Published for the first time in English, Panorama is a superb rediscovered novel of the Holocaust by a neglected modern master. One of a handful of death camp survivors to fictionalize his experiences in German, H. G. Adler is an essential author—referenced by W. G. Sebald in his classic novel Austerlitz, and a direct literary descendant of Kafka.
When The Journey was discovered in a Harvard bookshop and translated by Peter Filkins, it began a major reassessment of the Prague-born H. G. Adler by literary critics and historians alike. Known for his monumental Theresienstadt 1941–1945, a day-by-day account of his experiences in the Nazi slave-labor community before he was sent to Auschwitz, Adler also wrote six novels. The very depiction of the Holocaust in fiction caused furious debate and delays in their publication. Now Panorama, his first novel, written in 1948, is finally available to convey the kinds of truths that only fiction can.
A brilliant epic, Panorama is a portrait of a place and people soon to be destroyed, as seen through the eyes of young Josef Kramer. Told in ten distinct scenes, it begins in pastoral Word War I–era Bohemia, where the boy passively witnesses the “wonders of the world” in a thrilling panorama display; follows him to a German boarding school full of creeping xenophobia and prejudice; and finds him in young adulthood sent to a labor camp and then to one of the infamous extermination camps, before he chooses exile abroad after the war. Josef’s philosophical journey mirrors the author’s own: from a stoic acceptance of events to a realization that “the viewer is also the participant” and that action must be taken in life, if only to make sure the dead are not forgotten.
Achieving a stream-of-consciousness power reminiscent of James Joyce and Gertrude Stein, H. G. Adler is a modern artist with unique historical importance. Panorama is lasting evidence of both the torment of his life and the triumph of his gifts.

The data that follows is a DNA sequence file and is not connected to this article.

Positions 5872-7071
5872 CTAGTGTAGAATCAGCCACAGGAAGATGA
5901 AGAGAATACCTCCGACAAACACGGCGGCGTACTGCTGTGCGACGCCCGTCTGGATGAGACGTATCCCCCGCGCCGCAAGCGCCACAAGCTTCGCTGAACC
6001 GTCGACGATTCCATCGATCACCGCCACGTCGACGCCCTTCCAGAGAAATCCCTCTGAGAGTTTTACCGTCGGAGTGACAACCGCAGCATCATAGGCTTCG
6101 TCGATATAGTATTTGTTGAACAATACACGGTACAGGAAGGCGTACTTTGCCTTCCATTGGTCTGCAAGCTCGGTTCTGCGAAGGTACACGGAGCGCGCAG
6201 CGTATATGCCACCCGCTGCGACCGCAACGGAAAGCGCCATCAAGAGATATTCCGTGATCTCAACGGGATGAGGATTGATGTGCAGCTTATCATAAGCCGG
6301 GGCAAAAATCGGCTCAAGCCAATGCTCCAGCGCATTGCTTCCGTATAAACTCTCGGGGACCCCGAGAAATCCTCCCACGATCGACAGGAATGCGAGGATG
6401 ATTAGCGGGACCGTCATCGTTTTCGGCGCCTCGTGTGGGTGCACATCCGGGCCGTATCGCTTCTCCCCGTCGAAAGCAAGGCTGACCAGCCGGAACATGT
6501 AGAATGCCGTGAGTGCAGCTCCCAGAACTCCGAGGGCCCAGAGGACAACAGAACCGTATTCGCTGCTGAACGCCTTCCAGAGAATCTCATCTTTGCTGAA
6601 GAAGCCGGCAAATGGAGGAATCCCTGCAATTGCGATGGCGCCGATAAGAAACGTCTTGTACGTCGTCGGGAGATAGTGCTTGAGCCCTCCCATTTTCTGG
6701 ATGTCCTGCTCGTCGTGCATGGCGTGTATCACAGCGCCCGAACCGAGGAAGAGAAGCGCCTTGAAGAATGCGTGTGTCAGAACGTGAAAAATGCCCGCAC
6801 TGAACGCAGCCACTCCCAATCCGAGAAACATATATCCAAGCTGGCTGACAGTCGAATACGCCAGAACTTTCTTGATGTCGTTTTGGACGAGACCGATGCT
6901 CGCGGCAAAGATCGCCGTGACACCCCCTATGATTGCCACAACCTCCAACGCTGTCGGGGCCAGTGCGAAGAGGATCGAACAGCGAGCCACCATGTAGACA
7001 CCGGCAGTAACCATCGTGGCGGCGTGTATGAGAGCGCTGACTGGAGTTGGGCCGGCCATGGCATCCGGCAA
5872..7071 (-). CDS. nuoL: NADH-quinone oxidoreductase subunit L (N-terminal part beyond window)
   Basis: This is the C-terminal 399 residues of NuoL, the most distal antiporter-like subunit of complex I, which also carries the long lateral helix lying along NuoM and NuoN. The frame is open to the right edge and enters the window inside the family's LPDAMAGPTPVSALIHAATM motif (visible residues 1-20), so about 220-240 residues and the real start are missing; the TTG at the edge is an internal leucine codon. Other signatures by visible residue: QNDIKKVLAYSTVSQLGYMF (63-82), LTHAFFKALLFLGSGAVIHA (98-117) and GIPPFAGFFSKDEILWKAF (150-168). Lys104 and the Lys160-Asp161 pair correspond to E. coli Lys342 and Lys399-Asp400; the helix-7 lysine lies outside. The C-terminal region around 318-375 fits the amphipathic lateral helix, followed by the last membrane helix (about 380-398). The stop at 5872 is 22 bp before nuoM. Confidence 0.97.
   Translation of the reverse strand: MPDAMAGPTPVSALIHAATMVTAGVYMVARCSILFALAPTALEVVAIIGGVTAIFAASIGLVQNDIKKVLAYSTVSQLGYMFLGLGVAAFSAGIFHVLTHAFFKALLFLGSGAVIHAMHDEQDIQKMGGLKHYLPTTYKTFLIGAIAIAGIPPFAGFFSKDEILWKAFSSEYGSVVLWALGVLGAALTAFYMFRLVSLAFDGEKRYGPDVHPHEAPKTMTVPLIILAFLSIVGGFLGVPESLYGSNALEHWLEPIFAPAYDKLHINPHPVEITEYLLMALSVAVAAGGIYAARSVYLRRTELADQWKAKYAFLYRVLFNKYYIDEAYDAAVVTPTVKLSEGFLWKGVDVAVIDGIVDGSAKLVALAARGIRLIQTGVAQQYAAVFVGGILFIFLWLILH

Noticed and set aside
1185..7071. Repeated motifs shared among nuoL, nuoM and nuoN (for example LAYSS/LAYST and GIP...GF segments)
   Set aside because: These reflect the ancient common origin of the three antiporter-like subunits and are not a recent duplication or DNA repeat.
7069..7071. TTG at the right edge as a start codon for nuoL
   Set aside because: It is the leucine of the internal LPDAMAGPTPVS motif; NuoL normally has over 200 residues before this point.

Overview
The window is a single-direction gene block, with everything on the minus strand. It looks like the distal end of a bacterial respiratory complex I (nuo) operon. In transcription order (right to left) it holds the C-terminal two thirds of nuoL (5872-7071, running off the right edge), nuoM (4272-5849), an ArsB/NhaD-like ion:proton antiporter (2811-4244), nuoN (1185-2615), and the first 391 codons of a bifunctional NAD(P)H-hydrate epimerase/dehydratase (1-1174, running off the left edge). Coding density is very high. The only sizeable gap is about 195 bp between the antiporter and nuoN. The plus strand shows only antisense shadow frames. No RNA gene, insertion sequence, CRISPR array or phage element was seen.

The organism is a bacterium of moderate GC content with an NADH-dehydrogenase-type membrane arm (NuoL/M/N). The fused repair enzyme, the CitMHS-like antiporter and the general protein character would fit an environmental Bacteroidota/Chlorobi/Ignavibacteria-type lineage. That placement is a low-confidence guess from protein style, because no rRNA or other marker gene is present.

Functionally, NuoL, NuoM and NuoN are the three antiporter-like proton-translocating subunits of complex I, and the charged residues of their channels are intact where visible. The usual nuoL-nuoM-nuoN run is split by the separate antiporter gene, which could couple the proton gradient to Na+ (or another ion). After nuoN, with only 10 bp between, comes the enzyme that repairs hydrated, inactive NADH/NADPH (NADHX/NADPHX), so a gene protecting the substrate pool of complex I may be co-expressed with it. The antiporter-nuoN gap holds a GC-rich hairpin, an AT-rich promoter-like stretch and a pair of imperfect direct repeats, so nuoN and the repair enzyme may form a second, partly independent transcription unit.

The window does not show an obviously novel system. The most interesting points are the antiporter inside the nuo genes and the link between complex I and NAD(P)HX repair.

About the Author
H. G. Adler was the author of twenty-six books of fiction, poetry, philosophy, and history. A survivor of the Holocaust, Adler later settled in England and began writing novels about his experience. Working as a freelance writer and teacher throughout his life, Adler died in London in 1988.
Peter Filkins is an acclaimed translator and the recipient of a Berlin Prize fellowship in 2005 from the American Academy in Berlin, among other honors. He teaches writing and literature at Bard College at Simon's Rock in Great Barrington, Massachusetts.
Praise for H. G. Adler’s The Journey, translated by Peter Filkins
“The novel’s streaming consciousness and verbal play invite comparison with Joyce, the individual-dwarfing scale of law and prohibition brings Kafka to mind, and there is something in the hypnotic pulse of the prose that is reminiscent of Gertrude Stein.”—The New York Times Book Review
“As important a find as Irène Némirovsky’s Suite Française, and as well translated into English, it is indeed, as Veza Canetti wrote to the author in 1962, ‘too beautiful for words and too sad.’ ”—Sander L. Gilman, author of Jurek Becker: A Life in Five Worlds
“A tribute to the survival of art and a poignant teaching in the art of survival. I tend to shy away from Holocaust fiction, but this book helps redeem an all-but-impossible genre.”—Harold Bloom
“A masterpiece of modern fiction.”—The Times Literary Supplement
“[Adler] produced a quantity and a diversity of writings about the Holocaust that seem to have been equalled by no other survivor….The Journey and Panorama are very different works, each with its own distinctive style, but both are modernist masterpieces worthy of comparison to those of Kafka or Musil.”
—Ruth Franklin, The New Yorker
“Every so often, a book shocks you into realizing just how much effort and sheer luck was required to get it into your hands…. Panorama should have been the brilliant debut of a major German writer….It’s hard to fathom why we had to wait so long. Adler, who died in London in 1988, was a gifted novelist as well as an important scholar. Under any circumstances, let alone such harsh ones, his accomplishments would be remarkable.”
—The New York Times Book Review
“An artful and brutal description…that nearly guarantees Panorama a place in the canon of Holocaust literature. The novel, now translated into English for the first time, is as remarkable for its literary experimentation as for its historical testimony….a haunting narrative.”
—San Francisco Chronicle
“Stunning….Adler’s stream-of-consciousness style is adeptly translated by Peter Filkins, and the reader is easily swept into the flow of Josef’s thoughts. Panorama is no Joycean maelstrom of words and not-words, but instead a beautiful, accessible, story of a young man’s life.”
—Historical Novels Review (Editor’s Choice)